One of the most commonly accepted prescriptions for fiscal policy over the business cycle is that labor taxes should exhibit little variance and their cyclical behavior should smooth deadweight burdens across time and states. However, such conclusions typically arise from representative agent economies, and thus, distributional aspects are absent.1 Any rational agent would prefer to receive the benefits of a particular fiscal policy and transfer the cost burden to others. This could be done in an intratemporal fashion by taxing groups with lower social weights more, or intertemporally by shifting the taxes to periods or states in which less favored groups would contribute relatively more. As Bassetto (1999) and Niepelt (2004) have shown, depending on the weights in the social welfare function, the intertemporal tax shifting and tax smoothing motives can be aligned or can act in opposite directions. Thus, any observed cyclical behavior could be optimal given some social weights. To provide a more precise answer on optimal cyclical behavior of labor taxes, we study a social welfare function that uniquely pins down the social weights by encompassing the key principle of any democratic institution: one man, one vote. We abstract from imperfections such as lack of commitment and market incompleteness. For this reason, we call the policy arising from this problem the optimal policy. If output is positively correlated with government surplus or negatively correlated with revenue (or taxes) we call a fiscal policy pro-cyclical. Thus, a counter-cyclical tax schedule, which is the focus of this paper, is a pro-cyclical fiscal policy. To be concrete, we study the standard neoclassical growth model with leisure choice, aggregate uncertainty, complete markets and heterogeneous agents. We assume that fiscal policies are chosen by majority rule. Agents vote once and for all at the beginning of time on sequences of capital and labor taxes. Building on Bassetto and Benhabib (2006) (henceforth B&B), we derive a median voter theorem and use the theorem to describe properties of equilibrium tax sequences. The theorem provides a precise statement of the role of redistribution considerations in determining policy. In Proposition 1, we provide a set of sufficient conditions for the existence of a Condorcet Winner. We show that if heterogeneity is one dimensional, either in skills or initial endowments, and agents have balanced growth preferences, then the median agents most preferred fiscal policy is the Condorcet winner. If instead the heterogeneity is in both dimensions, Proposition 1 holds if we also assume that the distribution of initial holdings of capital is an affine function of labor skills. Next we characterize the Condorcet winner. In Proposition 2 we show that marginal labor income taxes depend directly on the absolute value of the distance between the median and the mean value of the labor skills distribution. The results are extended to an environment in which skills evolve stochastically over time while the ranking among agents remains unchanged. In contrast to the representative agent’s environment, the correlation between labor taxes and employment (and output) is ambiguous over the business cycle. The intuition behind this result is similar to the tax shifting effect in Bassetto (1999) and Niepelt (2004). More inequality reflects the fact that the median voter has become relatively less efficient than the average agent, and therefore, her relative contribution to revenue is smaller than in periods with less inequality. Thus, by increasing labor taxes in periods with high inequality and decreasing taxes in periods with low inequality, the median voter shifts the burden of taxation toward relatively more efficient agents. The median voter still wants to smooth distortions over states and time. If periods of high average productivity (and a larger tax base) are more likely to happen in periods with more inequality, the two effects are aligned, and therefore, labor taxes and aggregate productivity are positively correlated; which implies that tax smoothing is optimal. Otherwise, the tax shifting and tax smoothing effects act in opposite directions and the sign of the correlation is ambiguous. Notice that a negative correlation between TFP and inequality is a necessary condition for a counter-cyclical tax schedule to be optimal. A sufficient condition is that the changes in inequality along the business cycle are large relative to the volatility of TFP. To shed light on the scale of our findings we solve the model economy numerically. We use constructed series for aggregate productivity (TFP) and skills inequality for six countries: Argentina, Brazil, Chile, Canada, the UK and the US. The necessary condition for the optimality of pro-cyclical fiscal policy is present in the sample: inequality is negatively correlated with TFP in all six countries, that is, inequality increases in recessions and decreases in booms. Further, the standard deviation of inequality is between 2 and 3.5 times larger in the developing countries than in the developed countries. This suggests the possibility of both more volatile labor income taxes and pro-cyclical (or less counter-cyclical) fiscal policy in developing countries. We find that for the poorer countries in the sample the optimal labor tax is twice as volatile as in the richer countries, while pro-cyclical labor taxes are optimal only for the US. The reason for this is that in Canada and the UK not only is the volatility of inequality low, but the volatility of TFP is also low. The incentives for tax smoothing and tax shifting are both low, but the latter dominates. The numerical simulations provide evidence that pro-cyclical fiscal policy, at least in terms of revenue, should be the norm rather than exception. Our paper is related to the literatures on macro Median Voters and optimal policy with heterogeneous agents. As previously mentioned, we extend the B&B median voter result. B&B consider a more general class of Gorman aggregable preferences but do not consider leisure choice or uncertainty.2 Azzimonti et al. (2008) analyze majority voting over marginal taxes without aggregate uncertainty or capital accumulation, and are therefore able to characterize the best sequence of labor taxes for each type with taxes in the first two periods. Krusell and Ríos-Rull (1999) study the steady state of a similar environment but with sequential voting, taxes on capital and labor income constrained to be equal, and where only future taxes can be changed. They solve a Markov stationary equilibrium numerically and find, as in this paper, that the level of income taxation depends on the skewness of the income distribution.3 Three papers about the cyclical behavior of fiscal policy are closely related to ours: Bassetto (1999), Niepelt (2004) and Werning (2007). To the best of our knowledge Bassetto (1999) is the first paper to note that tax smoothing may not be optimal in environments with heterogeneous agents. However, the effect arises from intertemporal interest rate manipulation instead of a tax shifting motive. Niepelt (2004) shows how the relatively richer West Germans shifted the cost of German unification to future generations in order to allow formerly poor East Germans to become as rich as West Germans, and therefore, increase their contribution.Finally, Werning (2007) studies an environment similar to ours but with exogenous and arbitrary welfare weights. Our characterization can be seen as an special case of his. However, because we analyze the solution arising from a specific set of endogenous social weights we are able to provide a sharper characterization of labor taxes, which in turn provides a more precise mapping to the data. The paper proceeds as follows: Section 2 describes the environment. Section 3 characterizes the competitive equilibrium given a fiscal policy. In Section 4 we prove the existence of a Condorcet winner. Section 5 characterizes the Condorcet winner. Section 6 considers stochastic skills. Section 7 presents the numerical results and the last section concludes.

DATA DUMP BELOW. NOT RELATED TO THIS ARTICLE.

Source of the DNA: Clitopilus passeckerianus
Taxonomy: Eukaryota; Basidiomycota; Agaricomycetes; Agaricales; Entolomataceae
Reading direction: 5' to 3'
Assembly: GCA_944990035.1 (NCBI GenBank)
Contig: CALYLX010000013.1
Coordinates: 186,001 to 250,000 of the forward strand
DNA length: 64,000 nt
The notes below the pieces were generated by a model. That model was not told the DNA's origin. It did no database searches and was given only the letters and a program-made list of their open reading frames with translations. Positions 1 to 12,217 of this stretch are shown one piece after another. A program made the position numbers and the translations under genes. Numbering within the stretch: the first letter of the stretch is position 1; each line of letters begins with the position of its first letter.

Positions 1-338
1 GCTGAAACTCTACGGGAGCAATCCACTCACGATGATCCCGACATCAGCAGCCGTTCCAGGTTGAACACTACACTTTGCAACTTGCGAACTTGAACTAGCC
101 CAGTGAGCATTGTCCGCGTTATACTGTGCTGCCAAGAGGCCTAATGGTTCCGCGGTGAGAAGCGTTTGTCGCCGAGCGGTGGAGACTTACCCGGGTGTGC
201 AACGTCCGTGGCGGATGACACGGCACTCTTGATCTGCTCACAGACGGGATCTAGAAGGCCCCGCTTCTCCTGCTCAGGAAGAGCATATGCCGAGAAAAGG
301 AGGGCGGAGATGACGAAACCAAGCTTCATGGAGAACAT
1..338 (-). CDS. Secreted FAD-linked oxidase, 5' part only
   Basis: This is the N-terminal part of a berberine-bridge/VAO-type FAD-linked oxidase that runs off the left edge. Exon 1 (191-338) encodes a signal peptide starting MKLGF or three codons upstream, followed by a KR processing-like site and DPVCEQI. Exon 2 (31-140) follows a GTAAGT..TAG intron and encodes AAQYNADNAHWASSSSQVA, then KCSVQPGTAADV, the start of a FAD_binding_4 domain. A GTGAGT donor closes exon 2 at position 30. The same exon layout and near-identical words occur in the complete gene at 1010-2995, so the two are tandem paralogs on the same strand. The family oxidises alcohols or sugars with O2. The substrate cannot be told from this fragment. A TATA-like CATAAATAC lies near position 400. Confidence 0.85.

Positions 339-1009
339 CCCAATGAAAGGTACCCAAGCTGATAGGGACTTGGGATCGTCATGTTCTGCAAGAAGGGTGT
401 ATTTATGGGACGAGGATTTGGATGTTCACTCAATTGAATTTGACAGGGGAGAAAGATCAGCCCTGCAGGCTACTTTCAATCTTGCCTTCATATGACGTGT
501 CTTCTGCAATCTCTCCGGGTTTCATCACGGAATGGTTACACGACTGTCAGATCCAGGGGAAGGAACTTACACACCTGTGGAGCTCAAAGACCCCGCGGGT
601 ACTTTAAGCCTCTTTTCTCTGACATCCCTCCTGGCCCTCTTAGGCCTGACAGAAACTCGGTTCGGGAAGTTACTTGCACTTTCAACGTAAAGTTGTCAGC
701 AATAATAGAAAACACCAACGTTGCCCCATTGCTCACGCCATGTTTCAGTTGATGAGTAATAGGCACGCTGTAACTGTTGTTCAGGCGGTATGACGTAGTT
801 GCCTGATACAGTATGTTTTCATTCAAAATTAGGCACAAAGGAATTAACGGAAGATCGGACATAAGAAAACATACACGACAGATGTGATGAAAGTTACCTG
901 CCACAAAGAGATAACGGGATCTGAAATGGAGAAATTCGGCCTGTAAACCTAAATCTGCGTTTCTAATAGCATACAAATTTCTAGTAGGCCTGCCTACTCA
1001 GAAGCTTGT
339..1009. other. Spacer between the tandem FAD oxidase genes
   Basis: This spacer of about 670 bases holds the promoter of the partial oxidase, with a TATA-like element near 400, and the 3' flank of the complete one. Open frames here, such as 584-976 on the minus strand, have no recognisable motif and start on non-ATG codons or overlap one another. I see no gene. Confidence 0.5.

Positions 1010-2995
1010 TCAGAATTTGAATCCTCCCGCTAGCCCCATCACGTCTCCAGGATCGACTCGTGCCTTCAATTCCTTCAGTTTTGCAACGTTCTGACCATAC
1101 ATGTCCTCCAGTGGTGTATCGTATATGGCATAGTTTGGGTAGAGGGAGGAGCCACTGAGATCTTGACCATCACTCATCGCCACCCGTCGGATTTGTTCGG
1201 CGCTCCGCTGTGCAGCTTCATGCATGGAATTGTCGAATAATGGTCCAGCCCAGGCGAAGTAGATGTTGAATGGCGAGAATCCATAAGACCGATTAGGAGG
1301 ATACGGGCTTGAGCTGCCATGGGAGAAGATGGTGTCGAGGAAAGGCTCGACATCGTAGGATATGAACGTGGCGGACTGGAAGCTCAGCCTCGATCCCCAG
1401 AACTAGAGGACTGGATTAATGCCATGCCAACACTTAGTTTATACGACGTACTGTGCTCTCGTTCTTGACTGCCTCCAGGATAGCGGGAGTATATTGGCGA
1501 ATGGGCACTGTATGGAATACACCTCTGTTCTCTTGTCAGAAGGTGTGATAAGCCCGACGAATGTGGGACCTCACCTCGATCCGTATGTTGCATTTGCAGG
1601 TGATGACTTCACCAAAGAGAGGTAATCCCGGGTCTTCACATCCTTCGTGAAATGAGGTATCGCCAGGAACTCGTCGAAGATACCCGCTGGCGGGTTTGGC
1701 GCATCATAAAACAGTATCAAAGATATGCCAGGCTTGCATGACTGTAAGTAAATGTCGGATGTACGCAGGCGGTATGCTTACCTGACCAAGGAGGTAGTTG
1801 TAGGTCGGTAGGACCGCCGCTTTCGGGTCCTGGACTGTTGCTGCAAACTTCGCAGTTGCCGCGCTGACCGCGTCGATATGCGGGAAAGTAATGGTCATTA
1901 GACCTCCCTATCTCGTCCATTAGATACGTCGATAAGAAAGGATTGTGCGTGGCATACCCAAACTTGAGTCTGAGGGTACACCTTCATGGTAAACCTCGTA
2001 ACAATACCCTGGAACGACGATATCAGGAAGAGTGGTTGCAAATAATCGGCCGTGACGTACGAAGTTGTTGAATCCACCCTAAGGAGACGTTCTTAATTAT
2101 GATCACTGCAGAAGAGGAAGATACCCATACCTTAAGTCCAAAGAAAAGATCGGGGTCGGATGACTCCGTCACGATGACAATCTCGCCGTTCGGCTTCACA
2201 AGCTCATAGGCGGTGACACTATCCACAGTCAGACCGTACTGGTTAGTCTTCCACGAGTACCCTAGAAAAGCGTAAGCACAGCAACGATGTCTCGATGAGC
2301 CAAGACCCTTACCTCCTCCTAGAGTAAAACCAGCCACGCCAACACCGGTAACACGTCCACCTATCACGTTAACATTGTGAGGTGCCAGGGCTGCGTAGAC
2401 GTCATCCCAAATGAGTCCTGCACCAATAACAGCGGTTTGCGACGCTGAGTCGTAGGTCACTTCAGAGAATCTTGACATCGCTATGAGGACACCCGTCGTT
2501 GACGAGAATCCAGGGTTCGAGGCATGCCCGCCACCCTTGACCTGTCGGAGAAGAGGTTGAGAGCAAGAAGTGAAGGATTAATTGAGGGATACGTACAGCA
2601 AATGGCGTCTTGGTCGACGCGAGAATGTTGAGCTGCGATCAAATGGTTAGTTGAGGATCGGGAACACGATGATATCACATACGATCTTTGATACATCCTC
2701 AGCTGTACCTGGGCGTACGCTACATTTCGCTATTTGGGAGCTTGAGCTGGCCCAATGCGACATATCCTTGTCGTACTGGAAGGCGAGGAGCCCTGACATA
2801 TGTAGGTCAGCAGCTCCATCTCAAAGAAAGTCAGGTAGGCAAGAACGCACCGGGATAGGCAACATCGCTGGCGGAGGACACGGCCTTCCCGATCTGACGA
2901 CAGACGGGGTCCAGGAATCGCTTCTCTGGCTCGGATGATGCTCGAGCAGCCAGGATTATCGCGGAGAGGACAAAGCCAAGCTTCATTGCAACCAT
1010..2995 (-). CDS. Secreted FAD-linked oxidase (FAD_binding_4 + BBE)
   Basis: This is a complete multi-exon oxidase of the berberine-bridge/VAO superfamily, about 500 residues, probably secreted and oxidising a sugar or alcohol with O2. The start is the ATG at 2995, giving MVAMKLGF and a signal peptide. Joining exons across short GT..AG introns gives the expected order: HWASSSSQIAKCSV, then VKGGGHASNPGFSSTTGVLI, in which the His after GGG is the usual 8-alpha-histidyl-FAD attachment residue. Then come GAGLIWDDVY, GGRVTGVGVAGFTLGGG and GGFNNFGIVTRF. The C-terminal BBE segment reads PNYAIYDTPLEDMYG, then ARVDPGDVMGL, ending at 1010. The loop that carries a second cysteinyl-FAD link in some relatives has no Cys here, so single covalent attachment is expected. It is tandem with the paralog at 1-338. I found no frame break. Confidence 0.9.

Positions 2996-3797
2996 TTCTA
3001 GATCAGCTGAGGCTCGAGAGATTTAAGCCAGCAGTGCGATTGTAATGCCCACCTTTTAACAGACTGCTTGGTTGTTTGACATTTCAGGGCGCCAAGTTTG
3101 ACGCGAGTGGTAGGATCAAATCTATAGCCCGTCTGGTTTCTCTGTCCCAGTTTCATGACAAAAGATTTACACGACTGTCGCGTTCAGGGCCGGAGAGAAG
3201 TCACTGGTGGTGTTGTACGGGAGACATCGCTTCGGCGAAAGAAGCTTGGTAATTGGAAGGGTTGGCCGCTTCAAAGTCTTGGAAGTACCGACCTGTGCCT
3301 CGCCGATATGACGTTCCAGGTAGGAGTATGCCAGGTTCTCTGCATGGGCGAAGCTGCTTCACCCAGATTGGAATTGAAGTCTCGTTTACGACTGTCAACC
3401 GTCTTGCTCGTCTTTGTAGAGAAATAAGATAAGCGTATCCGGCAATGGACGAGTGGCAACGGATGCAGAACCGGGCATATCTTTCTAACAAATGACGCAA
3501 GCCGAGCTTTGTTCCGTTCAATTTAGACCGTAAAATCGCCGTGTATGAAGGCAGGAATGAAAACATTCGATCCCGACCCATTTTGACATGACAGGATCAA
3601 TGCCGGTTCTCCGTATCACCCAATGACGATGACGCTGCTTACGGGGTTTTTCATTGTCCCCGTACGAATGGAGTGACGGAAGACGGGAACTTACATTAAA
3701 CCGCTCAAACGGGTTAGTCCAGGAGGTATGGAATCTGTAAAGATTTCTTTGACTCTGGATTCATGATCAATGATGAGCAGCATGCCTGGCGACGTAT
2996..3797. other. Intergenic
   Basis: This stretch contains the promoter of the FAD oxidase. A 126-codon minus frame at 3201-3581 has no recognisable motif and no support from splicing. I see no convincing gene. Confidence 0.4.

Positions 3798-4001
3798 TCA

نتیجه گیری انگلیسی
We view the results regarding labor taxes as a neat characterization of an important component of fiscal policy. Most studies analyzing inefficiencies due to political constraints have followed the route of making strong ex ante assumptions about the institutional environment (e.g. specific game theoretic models of voting over a restricted set of tax instruments). This makes it hard to interpret the results since it is not clear whether the properties of the policies singled out as equilibria are chosen due to the institutional arrangements or are due to the assumed frictions. Allowing for the possibility of heterogeneous agents may drastically change the intuition drawn from environments with a representative agent. It could also render the need for additional frictions to explain particular features of the data unnecessary. The fact that pro-cyclical fiscal policy can be optimal with only heterogeneity and without any additional imperfections illustrates this point. When skills evolve stochastically over time, a temporary increase in inequality could imply either higher or lower labor taxes, depending on both the sign and magnitude of the correlation between inequality and aggregate productivity. On the one hand, if recessions generate a sufficiently large increase in labor income inequality, it could be optimal to shift the burden of taxation to those periods. On the other hand, if the increase in inequality is small, it could be optimal to decrease taxes to smooth inefficiencies. We show that both possibilities are empirically plausible, but that the intertemporal tax shifting motive seems to be dominant in our sample. This motive, which is often overlooked in the literature, could drastically change some normative prescriptions about fiscal policy. Finally, our findings might be useful for dealing with other kinds of problems in dynamic economies. As is clear from Section 4, the existence of a Condorcet winner is a consequence of the single Crossing Property. From this point of view, we provide a set of sufficient conditions under which the latter holds. For instance, the Single Crossing Property could be used in environments in which voting occurs sequentially, or in economies in which agents decide over objects other than income taxes.